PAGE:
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INF treaty: Russia 'will respond' to new US missiles in Europe

image copyrightRussian Defence Ministry
image captionRussia denies building missiles that violate the deal

President Vladimir Putin has warned Russia will respond "in kind" if new US nuclear missiles are placed in Europe.

Mr Putin said any European countries hosting US missiles would be at risk of Russian strikes.

Nato has said it is unlikely to deploy more nuclear weapons to Europe should an arms control treaty between Washington and Moscow collapse.

The US says Russia has violated the 1987 Intermediate-Range Nuclear Forces (INF) treaty and plans to withdraw.

Nato Secretary-General Jens Stoltenberg agreed that Russia had probably violated the deal. He said Nato did not seek confrontation but stood ready to defend all allies against any threat.

Thursday sees Nato begin its largest military exercise since the Cold War. The operation is to repel a mock invasion of Norway and will involve all 29 members, as well as Finland and Sweden.

What did Putin say?

He said it was "very dangerous" to dismantle a global arms control system and added: "There would be nothing left except an arms race."

Russia's response would be "very quick and effective", he said.

"If the US do end up pulling out of the INF treaty, then the most important question is what will they do with the missiles that will reappear again," he said, speaking at a news conference after talks with Italian Prime Minister Giuseppe Conte.

"If they are supplied to Europe, then of course we will have to respond in kind, and the European countries that agree to this - if things come to this - should understand that they will be subjecting their own territory to the threat of a possible retaliatory strike," he added.

image copyrightReuters
image captionNato drills include troops from across the alliance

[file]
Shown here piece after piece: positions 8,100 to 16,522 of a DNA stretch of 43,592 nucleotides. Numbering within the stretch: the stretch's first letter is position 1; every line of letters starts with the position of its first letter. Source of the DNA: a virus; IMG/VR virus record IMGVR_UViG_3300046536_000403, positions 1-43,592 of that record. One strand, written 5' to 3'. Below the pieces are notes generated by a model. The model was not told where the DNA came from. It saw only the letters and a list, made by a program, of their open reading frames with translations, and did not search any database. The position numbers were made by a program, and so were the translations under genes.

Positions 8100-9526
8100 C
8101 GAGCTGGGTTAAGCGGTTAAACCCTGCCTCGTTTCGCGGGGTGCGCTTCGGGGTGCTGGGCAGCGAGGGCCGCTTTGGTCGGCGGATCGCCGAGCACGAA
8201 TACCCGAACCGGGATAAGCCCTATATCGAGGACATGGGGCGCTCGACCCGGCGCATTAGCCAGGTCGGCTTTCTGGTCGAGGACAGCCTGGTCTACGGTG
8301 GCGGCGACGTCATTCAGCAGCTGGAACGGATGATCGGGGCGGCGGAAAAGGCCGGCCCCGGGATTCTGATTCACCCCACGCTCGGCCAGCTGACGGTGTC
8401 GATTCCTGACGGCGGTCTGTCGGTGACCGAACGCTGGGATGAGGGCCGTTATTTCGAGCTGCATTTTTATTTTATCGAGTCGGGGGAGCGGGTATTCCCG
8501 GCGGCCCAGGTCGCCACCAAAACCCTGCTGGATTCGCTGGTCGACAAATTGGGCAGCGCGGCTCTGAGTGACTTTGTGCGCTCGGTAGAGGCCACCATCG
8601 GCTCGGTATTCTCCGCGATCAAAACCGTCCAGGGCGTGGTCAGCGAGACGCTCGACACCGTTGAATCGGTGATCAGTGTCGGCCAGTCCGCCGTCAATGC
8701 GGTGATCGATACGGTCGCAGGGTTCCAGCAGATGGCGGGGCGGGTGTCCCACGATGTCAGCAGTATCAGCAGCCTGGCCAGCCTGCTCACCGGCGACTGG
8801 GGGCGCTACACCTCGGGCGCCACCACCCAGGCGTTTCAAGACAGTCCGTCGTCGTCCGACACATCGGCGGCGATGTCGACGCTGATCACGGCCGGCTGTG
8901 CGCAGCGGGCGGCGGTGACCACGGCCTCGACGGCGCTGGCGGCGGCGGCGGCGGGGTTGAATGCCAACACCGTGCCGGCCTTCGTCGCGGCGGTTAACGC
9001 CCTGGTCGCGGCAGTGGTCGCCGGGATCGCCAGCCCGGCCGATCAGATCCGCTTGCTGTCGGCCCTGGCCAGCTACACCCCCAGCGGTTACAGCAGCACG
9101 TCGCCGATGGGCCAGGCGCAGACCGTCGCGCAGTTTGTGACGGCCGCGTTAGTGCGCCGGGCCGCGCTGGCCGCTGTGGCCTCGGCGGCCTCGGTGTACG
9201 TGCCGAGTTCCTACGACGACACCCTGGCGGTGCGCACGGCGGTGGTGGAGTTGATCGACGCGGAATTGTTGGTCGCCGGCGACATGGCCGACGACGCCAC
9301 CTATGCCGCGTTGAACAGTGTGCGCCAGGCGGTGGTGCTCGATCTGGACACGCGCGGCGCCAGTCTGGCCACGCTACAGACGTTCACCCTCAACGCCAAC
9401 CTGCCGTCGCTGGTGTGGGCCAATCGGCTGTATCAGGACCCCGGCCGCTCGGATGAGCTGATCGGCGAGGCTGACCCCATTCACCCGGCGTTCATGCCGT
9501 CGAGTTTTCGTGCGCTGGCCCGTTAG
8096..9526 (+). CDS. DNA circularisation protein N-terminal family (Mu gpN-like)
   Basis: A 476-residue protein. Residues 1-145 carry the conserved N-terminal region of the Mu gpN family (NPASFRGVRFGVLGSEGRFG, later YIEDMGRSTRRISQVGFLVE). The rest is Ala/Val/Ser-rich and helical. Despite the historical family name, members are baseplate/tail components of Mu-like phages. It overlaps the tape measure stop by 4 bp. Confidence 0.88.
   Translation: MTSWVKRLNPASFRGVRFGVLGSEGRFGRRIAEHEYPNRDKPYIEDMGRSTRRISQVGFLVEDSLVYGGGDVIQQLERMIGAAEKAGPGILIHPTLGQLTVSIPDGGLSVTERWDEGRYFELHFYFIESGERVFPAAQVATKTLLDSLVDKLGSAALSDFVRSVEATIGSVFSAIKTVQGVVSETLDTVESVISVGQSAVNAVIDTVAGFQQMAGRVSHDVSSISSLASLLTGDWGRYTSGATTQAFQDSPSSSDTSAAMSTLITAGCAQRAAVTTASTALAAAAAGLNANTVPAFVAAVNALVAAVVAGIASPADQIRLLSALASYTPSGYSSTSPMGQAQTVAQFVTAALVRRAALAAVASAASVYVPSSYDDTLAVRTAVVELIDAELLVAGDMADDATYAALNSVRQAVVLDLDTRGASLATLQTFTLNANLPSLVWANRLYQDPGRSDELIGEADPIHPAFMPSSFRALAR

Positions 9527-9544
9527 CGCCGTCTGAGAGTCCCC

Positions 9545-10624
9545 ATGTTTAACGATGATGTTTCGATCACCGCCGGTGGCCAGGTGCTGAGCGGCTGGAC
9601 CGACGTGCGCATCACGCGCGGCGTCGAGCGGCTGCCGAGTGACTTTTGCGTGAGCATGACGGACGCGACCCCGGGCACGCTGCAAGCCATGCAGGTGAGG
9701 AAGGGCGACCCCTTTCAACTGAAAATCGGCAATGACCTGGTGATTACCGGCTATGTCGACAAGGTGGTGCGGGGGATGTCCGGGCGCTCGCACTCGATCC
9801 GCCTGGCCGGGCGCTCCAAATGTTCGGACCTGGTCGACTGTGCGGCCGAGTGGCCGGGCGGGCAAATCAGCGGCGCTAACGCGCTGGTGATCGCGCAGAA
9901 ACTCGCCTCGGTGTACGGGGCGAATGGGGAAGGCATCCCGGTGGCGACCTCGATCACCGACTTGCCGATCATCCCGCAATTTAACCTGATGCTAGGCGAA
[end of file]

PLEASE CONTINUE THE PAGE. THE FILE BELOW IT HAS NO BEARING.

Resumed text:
Mr Putin added that Russia was concerned that the US had already dropped the Anti-Ballistic Missile (ABM) treaty, wanted to leave the INF treaty, and that the future of the nuclear arms reduction New Start treaty was unclear.

Why does the treaty matter for Europe?

Signed by the US and the USSR in 1987, the INF treaty bans all nuclear and non-nuclear missiles with short and medium ranges, except sea-launched weapons.

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The place where the US and Russia would probably use such missiles against each other is Europe.

That is why President Donald Trump's threat to withdraw has led to concerns that a collapse of the INF treaty would mean placing new missiles on the Continent.

What is Russia accused of?

The US insists that Russia has a new medium-range missile called the Novator 9M729 - known to Nato as the SSC-8.

The missile would be a violation of the INF treaty and would enable Russia to launch a conventional or nuclear strike at Nato countries at very short notice.

President Trump said the US would not let Russia "go out and do weapons [while] we're not allowed to".

Russia has said little about its new missile other than to deny that it is in breach of the agreement.

What did Nato say?

Mr Stoltenberg said Nato supported Washington's criticism of Moscow, adding that such agreements only worked if adhered to by both sides.

"We don't have an effective INF treaty if it's only respected by one part," Mr Stoltenberg told a press conference.

"That has been and it's the main problem," he said. "All allies have strongly stated that we are concerned about the new missile and that the most plausible explanation is that Russia is in violation of the INF treaty.

"But you also understand that this is not something that can go on because the treaty is not working if it's only respected by one side."

Related Topics

  • Nuclear weapons
  • Russia
  • Vladimir Putin
  • United States
  • Nato

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